Ted Savage, outfielder for the 1963 Pirates. Savage debuted in pro ball at 23 years old, playing for Williamsport of the Class-A Eastern League. He hit .284 that season, with 83 runs, nine homers, 69 RBIs, 67 walks and 40 stolen bases. The next year he moved up to Buffalo of the Triple-A International League, where he established himself as a prospect. He batted .325 with 111 runs, 29 doubles, 24 homers, 31 stolen bases and 96 walks, though his 115 strikeouts in the minors during that era should have been a bit of a red flag. Savage had a strong rookie season in 1962 for the Philadelphia Phillies, hitting .266 with 54 runs scored, 20 extra-base hits, 40 walks and 16 stolen bases in 127 games, leading to a .718 OPS and 1.3 WAR. That November, the Pirates acquired him and infielder Poncho Herrera in exchange for third baseman Don Hoak. Savage was used mainly off the bench for the Pirates. He hit well through early May, but his average began to drop, and he made just five starts over the last 94 games of the season. He ended up playing 85 games for the Pirates, hitting .195 in 166 plate appearances, with a .590 OPS and he stole just four bases in seven attempts. He spent the entire 1964 season in Triple-A with Columbus of the International League, where hit he .230 in 115 games, with ten homers, 26 steals and a .692 OPS. The Pirates traded him after the season, along with pitcher Earl Francis, to the St Louis Cardinals for two minor leaguers (Ron Cox and Jack Damaska) who never appeared in a game for the Pirates.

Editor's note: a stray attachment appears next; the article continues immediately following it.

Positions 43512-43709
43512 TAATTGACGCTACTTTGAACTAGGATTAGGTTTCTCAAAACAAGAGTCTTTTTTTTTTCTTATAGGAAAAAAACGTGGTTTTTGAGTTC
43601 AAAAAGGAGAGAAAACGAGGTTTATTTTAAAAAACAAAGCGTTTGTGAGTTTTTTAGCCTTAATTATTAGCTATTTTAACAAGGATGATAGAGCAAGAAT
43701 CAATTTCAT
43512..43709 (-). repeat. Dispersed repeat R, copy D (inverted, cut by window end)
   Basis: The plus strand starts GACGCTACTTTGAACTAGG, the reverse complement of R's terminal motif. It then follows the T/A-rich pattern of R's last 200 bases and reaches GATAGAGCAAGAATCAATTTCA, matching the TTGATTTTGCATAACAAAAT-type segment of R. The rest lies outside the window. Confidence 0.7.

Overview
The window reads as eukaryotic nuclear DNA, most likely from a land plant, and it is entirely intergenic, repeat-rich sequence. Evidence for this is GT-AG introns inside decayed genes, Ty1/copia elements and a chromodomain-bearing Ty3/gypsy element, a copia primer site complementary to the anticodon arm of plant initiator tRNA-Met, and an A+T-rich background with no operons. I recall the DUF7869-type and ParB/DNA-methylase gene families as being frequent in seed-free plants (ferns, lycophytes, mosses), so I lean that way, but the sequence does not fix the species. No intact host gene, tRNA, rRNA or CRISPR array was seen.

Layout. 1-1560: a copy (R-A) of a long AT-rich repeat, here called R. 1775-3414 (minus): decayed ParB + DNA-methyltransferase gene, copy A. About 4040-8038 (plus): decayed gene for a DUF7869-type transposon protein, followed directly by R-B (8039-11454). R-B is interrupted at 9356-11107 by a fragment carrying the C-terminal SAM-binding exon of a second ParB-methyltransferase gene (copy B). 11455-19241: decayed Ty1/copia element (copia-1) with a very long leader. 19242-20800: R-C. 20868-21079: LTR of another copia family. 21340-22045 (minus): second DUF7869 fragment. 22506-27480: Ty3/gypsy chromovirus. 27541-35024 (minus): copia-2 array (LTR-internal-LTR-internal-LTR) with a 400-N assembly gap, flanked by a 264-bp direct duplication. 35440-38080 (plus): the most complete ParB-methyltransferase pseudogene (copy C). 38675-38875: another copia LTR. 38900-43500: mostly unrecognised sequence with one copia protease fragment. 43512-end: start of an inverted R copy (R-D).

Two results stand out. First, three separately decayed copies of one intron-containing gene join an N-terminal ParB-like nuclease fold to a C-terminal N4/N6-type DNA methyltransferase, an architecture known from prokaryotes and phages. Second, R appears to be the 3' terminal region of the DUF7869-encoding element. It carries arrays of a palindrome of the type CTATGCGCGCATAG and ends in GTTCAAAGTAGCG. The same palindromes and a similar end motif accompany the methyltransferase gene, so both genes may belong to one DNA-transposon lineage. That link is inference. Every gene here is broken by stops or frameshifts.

Savage played parts of three seasons with the Cardinals, spending most of his time in Triple-A, where he put up big stats for Tulsa of the Pacific Coast League in 1966, hitting .317 in 108 games, with 34 doubles, 18 homers, 80 RBIs, 43 steals and 61 walks. His time with the Cardinals in 1965 was limited to a .159 average in 69 plate appearances over 30 games. He saw even less time in 1966, despite the minor league results, hitting .172 in 29 at-bats over 16 games. In 1967, Savage went 1-for-8 with a walk in nine games before he was sold to the Chicago Cubs on May 14th. He finished the year by hitting .218 in 96 games, with 16 extra-base hits, 40 runs scored, 33 RBIs and 40 walks. He played just three games with the 1968 Cubs before he was traded to the Los Angeles Dodgers, where he batted .206 in 61 games, with a .588 OPS. The Dodgers traded him to the Cincinnati Reds right before the 1969 season started. During that one season in Cincinnati, Savage batted 132 times in 68 games, finishing with a .227 average and a .689 OPS. The Reds sold him on April 5, 1970 to the Milwaukee Brewers, an expansion team in their second season. With Milwaukee that year, he hit a career high .279 with 12 homers, 50 RBIs and 57 walks in 114 games. His 343 plate appearances that year were his highest total since his rookie season. That 1970 season was the best of his career (1.8 WAR), but his big league career was over by the end of the 1971 season.  He batted .174 in 33 games in 1971, splitting his time between the Brewers and a another recent expansion team, the Kansas City Royals. Savage finished with a .233 career average, with 202 runs, 34 homers, 163 RBIs and 49 stolen bases over nine seasons and 642 games. He finished his pro career with two seasons in Mexico.